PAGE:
A long time ago, before the era of the Internet, a local Polish radio station retransmitted Swedish music radio. I understood almost nothing of what the announcers were saying, but I liked to listen to the language itself. For me, it's a prettier "version of English" :)
     
    but momentarily thought they were speaking English until I listened more closely. There is definitely a similarity between the two languages. It is a pleasant-sounding language to anglophone ears.
    but I liked to listen to the language itself. For me, it's a prettier "version of English" :)
    I agree that Swedish is a pleasant-sounding language but I'm surprised it could be seen similar to or even mistaken for English.
    Swedish intonation (or is that the pitch accent?) is really distinctive and it makes the language sound unlike any other.
    Okay, except Norwegian maybe... :)
     
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    When I listen to a Scandinavian language, what gives away it's Swedish is the distinct nasalised /i/, in fact I was watching Vikings Vallhalla recently and I noticed that the female protagonist playing the role of Freydis had a distinct nasalised pronunciation of the vowel although she spoke English. When I first heard it, I remember I immediately thought to myself "she must be Swedish" and she indeed is (Frida Gustavsson)!
     
    Few years ago I started my first contact with Swedish. It was easy to see that Swedish as a Germanic language has similarities with English, German, Dutch etc. The Swedish intonation is something special about this language. Also, the pronunciation of some combinations is unique and something that gave/gives me a hard time, e.g. tj, ke, ki, sj, sk, sk etc. :)
    The thread is about the sound of Swedish but I think Norwegian is similar on this issue. Isn't it true?
     
    When I listen to a Scandinavian language, what gives away it's Swedish is the distinct nasalised /i/, in fact I was watching Vikings Vallhalla recently and I noticed that the female protagonist playing the role of Freydis had a distinct nasalised pronunciation of the vowel although she spoke English. When I first heard it, I remember I immediately thought to myself "she must be Swedish" and she indeed is (Frida Gustavsson)!
    The nasalised /i/ isn't common in all Swedish dialects, but one region where it's typical is Stockholm, especially in what has been considered as a "posh" Stockholm dialect. As the Stockholm dialect/sociolect was considered as being the "correct" way to speak Swedish for a very long time, it means that many people picked up that way of speaking when they moved there. In the case of Frida Gustavsson, she was born in Stockholm.
     
    @AutumnOwl Is the Swedish spoken in the various regions of Sweden very different? For instance, do Stockholm/Malmo/Gothenburg have very distinct dialects? Tak!
    There are differences in the different Swedish dialects, but I'd say they are not as distinct as they once were. Here's a page from Gothenburg University with sound clips from all parts of Sweden, as well as from Swedish-speaking Finland. There are four examples from each place: older woman; older man; younger woman; younger man. You find the places under "Välj ett landskap eller en ort".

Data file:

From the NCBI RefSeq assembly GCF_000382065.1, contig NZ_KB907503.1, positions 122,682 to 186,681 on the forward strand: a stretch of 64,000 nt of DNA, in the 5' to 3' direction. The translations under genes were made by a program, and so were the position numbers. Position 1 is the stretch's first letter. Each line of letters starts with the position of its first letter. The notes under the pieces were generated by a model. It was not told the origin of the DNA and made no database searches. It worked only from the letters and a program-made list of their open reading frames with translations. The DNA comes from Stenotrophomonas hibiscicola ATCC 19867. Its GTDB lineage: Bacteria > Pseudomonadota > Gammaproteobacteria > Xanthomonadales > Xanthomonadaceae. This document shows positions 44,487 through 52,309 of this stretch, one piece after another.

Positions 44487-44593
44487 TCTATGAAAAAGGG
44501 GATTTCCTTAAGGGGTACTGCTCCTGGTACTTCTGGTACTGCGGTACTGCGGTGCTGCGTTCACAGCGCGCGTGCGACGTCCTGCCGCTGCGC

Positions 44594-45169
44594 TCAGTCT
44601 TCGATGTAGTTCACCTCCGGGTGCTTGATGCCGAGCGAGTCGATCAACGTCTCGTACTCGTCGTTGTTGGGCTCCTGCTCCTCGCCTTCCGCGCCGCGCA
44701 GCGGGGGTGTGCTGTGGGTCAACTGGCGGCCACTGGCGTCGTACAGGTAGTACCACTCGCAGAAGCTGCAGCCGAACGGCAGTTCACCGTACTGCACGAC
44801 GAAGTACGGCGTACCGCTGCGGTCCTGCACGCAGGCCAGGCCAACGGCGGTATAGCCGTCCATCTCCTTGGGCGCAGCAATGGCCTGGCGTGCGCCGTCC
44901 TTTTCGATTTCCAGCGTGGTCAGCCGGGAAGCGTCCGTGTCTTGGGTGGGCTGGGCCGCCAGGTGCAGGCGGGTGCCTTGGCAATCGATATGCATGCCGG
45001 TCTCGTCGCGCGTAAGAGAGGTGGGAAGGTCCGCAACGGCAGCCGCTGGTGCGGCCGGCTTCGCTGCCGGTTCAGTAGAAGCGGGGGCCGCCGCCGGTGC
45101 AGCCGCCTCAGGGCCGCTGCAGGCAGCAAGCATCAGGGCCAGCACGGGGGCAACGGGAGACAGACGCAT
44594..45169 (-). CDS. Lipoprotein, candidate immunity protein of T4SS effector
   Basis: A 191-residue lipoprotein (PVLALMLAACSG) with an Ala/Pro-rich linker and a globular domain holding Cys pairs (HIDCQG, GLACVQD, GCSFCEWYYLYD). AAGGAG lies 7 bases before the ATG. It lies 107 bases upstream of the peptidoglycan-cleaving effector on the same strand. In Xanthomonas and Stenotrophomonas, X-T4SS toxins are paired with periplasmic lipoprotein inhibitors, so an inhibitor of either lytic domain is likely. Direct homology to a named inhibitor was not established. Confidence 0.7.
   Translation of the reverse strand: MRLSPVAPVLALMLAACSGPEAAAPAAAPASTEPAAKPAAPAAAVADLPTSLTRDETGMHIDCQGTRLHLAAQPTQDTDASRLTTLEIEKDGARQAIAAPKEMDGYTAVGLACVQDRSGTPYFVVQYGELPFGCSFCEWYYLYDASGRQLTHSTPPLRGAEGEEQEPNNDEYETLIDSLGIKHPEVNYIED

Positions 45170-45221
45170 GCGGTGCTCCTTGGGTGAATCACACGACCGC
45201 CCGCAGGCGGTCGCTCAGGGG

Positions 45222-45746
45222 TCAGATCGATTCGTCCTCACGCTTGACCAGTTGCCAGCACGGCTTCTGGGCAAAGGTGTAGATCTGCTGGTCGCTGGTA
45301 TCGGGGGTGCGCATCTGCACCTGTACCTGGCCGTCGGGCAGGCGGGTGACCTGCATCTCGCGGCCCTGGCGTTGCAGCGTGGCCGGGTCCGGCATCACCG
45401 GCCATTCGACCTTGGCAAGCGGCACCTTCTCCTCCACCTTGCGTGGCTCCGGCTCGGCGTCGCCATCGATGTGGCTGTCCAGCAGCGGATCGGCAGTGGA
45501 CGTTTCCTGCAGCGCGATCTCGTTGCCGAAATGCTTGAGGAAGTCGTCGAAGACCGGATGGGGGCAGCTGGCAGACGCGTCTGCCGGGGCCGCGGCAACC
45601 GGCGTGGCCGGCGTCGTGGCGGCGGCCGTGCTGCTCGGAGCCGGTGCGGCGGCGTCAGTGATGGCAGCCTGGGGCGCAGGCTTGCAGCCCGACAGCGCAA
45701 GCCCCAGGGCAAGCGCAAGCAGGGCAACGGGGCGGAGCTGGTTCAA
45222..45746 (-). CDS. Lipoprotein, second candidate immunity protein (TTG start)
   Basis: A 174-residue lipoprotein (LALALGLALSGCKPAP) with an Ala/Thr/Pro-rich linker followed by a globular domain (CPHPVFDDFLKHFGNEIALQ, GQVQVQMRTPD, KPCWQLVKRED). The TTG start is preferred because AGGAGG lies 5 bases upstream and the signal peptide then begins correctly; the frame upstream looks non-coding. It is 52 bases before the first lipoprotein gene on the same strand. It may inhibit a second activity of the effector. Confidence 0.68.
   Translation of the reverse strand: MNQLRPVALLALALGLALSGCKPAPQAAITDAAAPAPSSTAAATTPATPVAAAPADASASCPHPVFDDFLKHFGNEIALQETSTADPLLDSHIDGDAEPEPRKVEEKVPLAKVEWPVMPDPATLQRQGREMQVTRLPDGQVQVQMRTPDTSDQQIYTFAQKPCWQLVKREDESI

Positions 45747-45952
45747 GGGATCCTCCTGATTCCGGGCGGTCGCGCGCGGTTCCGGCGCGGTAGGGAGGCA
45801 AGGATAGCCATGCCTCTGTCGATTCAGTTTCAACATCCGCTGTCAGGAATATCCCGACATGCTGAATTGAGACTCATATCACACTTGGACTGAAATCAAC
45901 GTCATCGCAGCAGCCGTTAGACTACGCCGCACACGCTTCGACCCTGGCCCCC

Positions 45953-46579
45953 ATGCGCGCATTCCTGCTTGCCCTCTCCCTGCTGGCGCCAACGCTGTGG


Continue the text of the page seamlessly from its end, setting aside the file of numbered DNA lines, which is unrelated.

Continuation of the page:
Våra svenska dialekter - SweDia 2000

    There are several videos on YouTube of Swedish dialects, and there is one where a man imitates 50 Swedish dialects, from south to north and over to Finland. You can find him if you search "Gurra Imiterar svenska dialecter". He has also a video with foreign languages, including French, Greek, and British English.
     
    It would make sense that on the border areas between Sweden-Denmark-Norway hybrid dialects could have developed. They are similar languages after all.

    Sweden and Norway formed a union until the beginning of the 20th century. Denmark and Norway also had been linked in the past. This could contribute to mutual influence.

    In deep southern Sweden, Copenhagen is much closer than Stockholm so if they want a taste of urban life they might well go over to Denmark, making the language less foreign, more normal.
     
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    Back in the 90s, one of my Hungarian friends who could speak Swedish said that people in southern Sweden spoke "almost Danish". :)

    Was that an exaggeration?
    Yes, it's exaggeration, even there are some similarities, but the Scanian dialect have also linguistic connections to French and German, see here:
    Därför låter skånskan som den gör
    It would make sense that on the border areas between Sweden-Denmark-Norway hybrid dialects could have developed. They are similar languages after all.

    Sweden and Norway formed a union until the beginning of the 20th century. Denmark and Norway also had been linked in the past. This could contribute to mutual influence.

    In deep southern Sweden, Copenhagen is much closer than Stockholm so if they want a taste of urban life they might well go over to Denmark, making the language less foreign, more normal.
    Well, it's not just "deep southern Sweden" that is closer to Copenhagen than to Stockholm. You can draw a line from Gothenburg on the west coast towards Jönköping at the southern end of Lake Vättern, and then a diagonal line down to Kalmar on the east coast, and Copenhagen is closer than Stockholm in travel time (well, 20 minutes shorter travel time to Stockholm from Jönköping).
    From Gothenburg it's as close to Copenhagen as it is to Oslo, about 3,5 hours to either city, and to Stockholm it takes about 5,5 hours.
     
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    The pronunciation of the letter r can be very different from word to word, sometimes you hear it, in other words it 'disappears', especially in the combinations with -rt and -rs.
    Listen to the r in these words:
    Öre - Uttal för Öre (från Han har inte ett rött öre till ett öre)
    Ört - ört pronunciation: How to pronounce ört in Swedish, Old Turkic
    Kors - Uttal för Kors på svenska (från kors och tvärs till i kors)
    Fors - Uttal för Fors (från Fors Clavigera till Fors Clavigera) This is not the usual pronunciation, it should be similar with the word above, this sounds more like someone speaking Finland Swedish.